“When he first came to Chicago, I played with Muddy Waters because I was working with the Chess brothers from Chess Records,” he said. “But when Little Walter came on the scene — the harmonica player — the Chess brothers no longer used saxophone; they used a harmonica.”
Holloway learned early on to be flexible, which is why he has performed blues, jazz and rock.
“You learn that, in order to eat, you have to play whatever they want,” he said.
While in Chicago, he had the opportunity to perform with Billie Holiday. A year before her death, Holiday’s famous relationship troubles were evident, Holloway said.
“Her husband was a real dog — he was a pimp,” Holloway said. “I asked her a few times, ‘Why are you still with this dog?’ and she said, ‘Because he loves me.’ And I said, ‘S---, he loves your money.’ ”
Eventually, he wound up moving to New York, working with organist Jack McDuff and future Grammy-winning guitarist George Benson, in the early 1960s. When that group split up over a money dispute — McDuff was getting much more money than the others — Holloway went back to Chicago.
After years on the road, Holloway found a stationary gig in 1969, booking acts at the Parisian club in Los Angeles.
“My mother always said, ‘The good lord will take care of you — but you’d better get your ass out there and do some work.’ ”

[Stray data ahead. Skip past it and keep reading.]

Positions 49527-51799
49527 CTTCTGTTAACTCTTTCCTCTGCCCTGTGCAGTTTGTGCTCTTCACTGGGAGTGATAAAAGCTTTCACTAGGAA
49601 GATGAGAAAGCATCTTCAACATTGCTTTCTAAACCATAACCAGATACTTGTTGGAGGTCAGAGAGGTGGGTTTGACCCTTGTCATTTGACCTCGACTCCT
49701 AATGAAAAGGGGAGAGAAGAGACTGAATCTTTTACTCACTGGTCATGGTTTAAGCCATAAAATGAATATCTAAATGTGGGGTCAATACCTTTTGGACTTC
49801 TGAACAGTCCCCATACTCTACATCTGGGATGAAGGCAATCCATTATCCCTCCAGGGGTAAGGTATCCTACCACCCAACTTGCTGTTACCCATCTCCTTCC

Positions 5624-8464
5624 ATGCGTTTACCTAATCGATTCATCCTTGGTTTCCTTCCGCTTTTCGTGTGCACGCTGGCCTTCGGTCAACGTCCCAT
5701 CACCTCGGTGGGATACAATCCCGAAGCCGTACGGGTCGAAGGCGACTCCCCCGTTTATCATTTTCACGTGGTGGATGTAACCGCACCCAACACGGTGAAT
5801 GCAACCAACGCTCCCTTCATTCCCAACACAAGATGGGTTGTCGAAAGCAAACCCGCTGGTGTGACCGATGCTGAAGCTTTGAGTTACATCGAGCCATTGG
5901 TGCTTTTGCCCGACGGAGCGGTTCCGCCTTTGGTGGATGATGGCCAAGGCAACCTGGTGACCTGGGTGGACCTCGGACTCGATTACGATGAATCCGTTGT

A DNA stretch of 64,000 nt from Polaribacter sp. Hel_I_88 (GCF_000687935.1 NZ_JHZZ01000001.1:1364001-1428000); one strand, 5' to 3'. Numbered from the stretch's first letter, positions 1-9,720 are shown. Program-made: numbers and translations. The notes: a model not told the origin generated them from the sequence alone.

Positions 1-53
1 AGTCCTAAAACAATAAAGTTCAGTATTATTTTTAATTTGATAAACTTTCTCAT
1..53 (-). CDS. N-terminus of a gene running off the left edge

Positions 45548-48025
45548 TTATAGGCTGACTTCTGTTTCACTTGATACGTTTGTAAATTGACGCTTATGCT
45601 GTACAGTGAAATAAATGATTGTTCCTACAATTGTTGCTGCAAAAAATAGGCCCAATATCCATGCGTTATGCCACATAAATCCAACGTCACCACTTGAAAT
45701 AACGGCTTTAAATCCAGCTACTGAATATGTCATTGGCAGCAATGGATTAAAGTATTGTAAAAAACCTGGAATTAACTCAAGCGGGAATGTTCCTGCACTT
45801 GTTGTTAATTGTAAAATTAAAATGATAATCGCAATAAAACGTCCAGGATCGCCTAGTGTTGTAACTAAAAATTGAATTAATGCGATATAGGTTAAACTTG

There, he transformed a club that once booked only local acts into a popular venue that brought in big names like Dizzy Gillespie, Big Joe Turner and Count Basie.
“I couldn’t afford Ella Fitzgerald and Sarah Vaughan, but they would come by the club and sing for free. And this dude here,” he said, pointing to the cover of Foxx’s autobiography, “Redd Foxx B.S.: Before Sanford,” “he would come and spend an hour or two onstage.”
Holloway worked at the Parisian for 15 years, but when he was turned down for a $35 cost-of-living increase — despite having brought in much revenue to the club — he quit. So he took up with bebop sax player Sonny Stitt through the late 1970s and early 1980s. It was during the ’70s that Holloway also toured and recorded with British blues rocker (and former Eric Clapton bandmate) John Mayall.
“That’s why a lot of people know me — because of the fact that I was working with him for a while,” Holloway said. “And I still do things with John, like recording with him.”
Through the years, there were plenty of women, Holloway said, and at least a couple of incidents where jealous men threatened him with a gun. While Holloway eventually settled down (more than once) and had children, marriage never worked out.
His most recent marriage ended when he decided to move to Cambria.
“My wife, she didn’t like being isolated,” he said. “She’s a big-city girl.”
But, having lived in cities most of his life, Holloway took a liking to the Central Coast. And after playing a gig at a local winery, he found a house for sale in the Pines, where he has lived since 1987.
When he’s not performing, Holloway likes to watch the variety of birds that land on his back porch. While the trees behind his house have grown, blocking his view of the ocean, he knows it’s there, just a short walk away.
“I had planned to get a boat when I got here because I had sold my other house,” he said, laughing. “But when you get a divorce, your boat money goes to your wife.”